18:00 Book Presentation
Interactions. Internationale Erkundungen guter Praxis in der Bildungsarbeit mit Video-Zeugnissen von Opfern des Nationalsozialismus (mit Moritz Wein/erinnern.at)
20 November 2018
10:00-12:00 Collecting by Learning – Learning by Collecting
Hundreds of interviews and local historical sources were collected by school classes and local initiatives in the framework of various educational and commemoration activities. This panel will focus on how these educational programmes could use EHRI in curriculum development and vice versa how EHRI could implement the newly collected historical sources and knowledge in its network. The panel will focus on the following question:
- What are the traps and pitfalls of using and producing historical sources in education?
- What happens to the content produced in these small initiatives?
- How can the content be kept alive?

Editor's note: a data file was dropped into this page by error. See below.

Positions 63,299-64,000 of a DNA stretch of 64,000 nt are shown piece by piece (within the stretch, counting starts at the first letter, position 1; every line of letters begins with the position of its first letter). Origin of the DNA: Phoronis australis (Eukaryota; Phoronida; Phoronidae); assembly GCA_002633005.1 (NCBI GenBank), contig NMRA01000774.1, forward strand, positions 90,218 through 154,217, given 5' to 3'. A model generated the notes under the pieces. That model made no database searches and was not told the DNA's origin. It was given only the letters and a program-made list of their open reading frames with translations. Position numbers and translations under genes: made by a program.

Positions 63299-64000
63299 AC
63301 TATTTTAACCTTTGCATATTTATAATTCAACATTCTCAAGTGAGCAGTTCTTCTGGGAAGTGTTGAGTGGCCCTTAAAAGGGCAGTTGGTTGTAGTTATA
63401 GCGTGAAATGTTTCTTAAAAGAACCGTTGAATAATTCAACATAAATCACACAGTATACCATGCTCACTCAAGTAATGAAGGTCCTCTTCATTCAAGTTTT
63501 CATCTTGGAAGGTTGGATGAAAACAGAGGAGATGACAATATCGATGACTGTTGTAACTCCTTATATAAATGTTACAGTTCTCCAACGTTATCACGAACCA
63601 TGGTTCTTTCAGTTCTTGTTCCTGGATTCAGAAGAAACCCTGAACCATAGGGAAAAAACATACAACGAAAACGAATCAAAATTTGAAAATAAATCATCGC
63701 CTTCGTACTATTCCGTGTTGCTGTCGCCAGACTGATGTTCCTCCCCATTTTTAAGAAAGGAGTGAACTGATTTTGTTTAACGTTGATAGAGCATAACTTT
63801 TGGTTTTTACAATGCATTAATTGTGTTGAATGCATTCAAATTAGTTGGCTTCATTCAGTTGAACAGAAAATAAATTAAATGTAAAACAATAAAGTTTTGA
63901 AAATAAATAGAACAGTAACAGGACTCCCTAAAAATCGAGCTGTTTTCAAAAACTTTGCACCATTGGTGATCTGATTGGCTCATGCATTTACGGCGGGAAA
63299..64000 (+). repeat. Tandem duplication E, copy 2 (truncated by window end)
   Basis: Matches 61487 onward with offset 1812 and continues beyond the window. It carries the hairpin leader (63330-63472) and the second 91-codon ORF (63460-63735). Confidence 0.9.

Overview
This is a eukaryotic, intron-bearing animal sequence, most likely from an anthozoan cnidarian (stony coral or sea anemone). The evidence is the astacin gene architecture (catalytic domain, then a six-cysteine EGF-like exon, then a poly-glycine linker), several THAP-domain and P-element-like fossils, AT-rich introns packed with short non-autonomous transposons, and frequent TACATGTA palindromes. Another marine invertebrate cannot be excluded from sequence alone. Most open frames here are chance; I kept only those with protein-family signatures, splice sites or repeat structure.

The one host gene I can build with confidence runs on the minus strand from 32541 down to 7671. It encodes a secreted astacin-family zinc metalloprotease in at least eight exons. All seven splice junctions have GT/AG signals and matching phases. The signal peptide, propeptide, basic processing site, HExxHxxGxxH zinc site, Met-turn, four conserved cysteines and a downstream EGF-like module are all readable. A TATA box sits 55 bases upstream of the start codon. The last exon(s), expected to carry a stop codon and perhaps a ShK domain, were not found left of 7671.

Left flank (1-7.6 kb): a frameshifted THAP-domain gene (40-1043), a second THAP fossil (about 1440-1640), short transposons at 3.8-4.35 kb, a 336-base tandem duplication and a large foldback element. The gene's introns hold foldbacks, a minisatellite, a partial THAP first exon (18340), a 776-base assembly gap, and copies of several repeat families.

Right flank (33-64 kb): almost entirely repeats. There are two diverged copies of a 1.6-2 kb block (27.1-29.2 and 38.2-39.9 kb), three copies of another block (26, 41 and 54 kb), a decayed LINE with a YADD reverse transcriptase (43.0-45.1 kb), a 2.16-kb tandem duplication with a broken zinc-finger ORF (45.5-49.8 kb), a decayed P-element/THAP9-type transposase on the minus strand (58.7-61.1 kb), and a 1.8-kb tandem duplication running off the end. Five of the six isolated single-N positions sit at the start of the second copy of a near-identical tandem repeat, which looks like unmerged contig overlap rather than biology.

- How can the collected knowledge be implemented in public history?
- How can educational programmes be linked to the EHRI infrastructure?
Examples: Yellow Star Houses, Ungarisch-Jüdische Zwangsarbeit in Wien, Letter to the Stars, etc.
13:30 Local Meets Transnational
As a result of the European Holocaust Remembrance Day and the decades-long mainstreaming of Holocaust education, local commemoration initiatives are flourishing in Europe. The aim of this panel is to understand how these initiatives can be integrated into larger networks or infrastructures, such as EHRI. It will focus on the following questions:
- What are the advantages and disadvantages of visibility and unlimited access?
- How can the ‘the beauty of the local’ be kept alive?
- Who ‘owns’ the projects and initiatives once they are completed?
- How can local initiatives be made sustainable and visible?
16:30 Final Discussion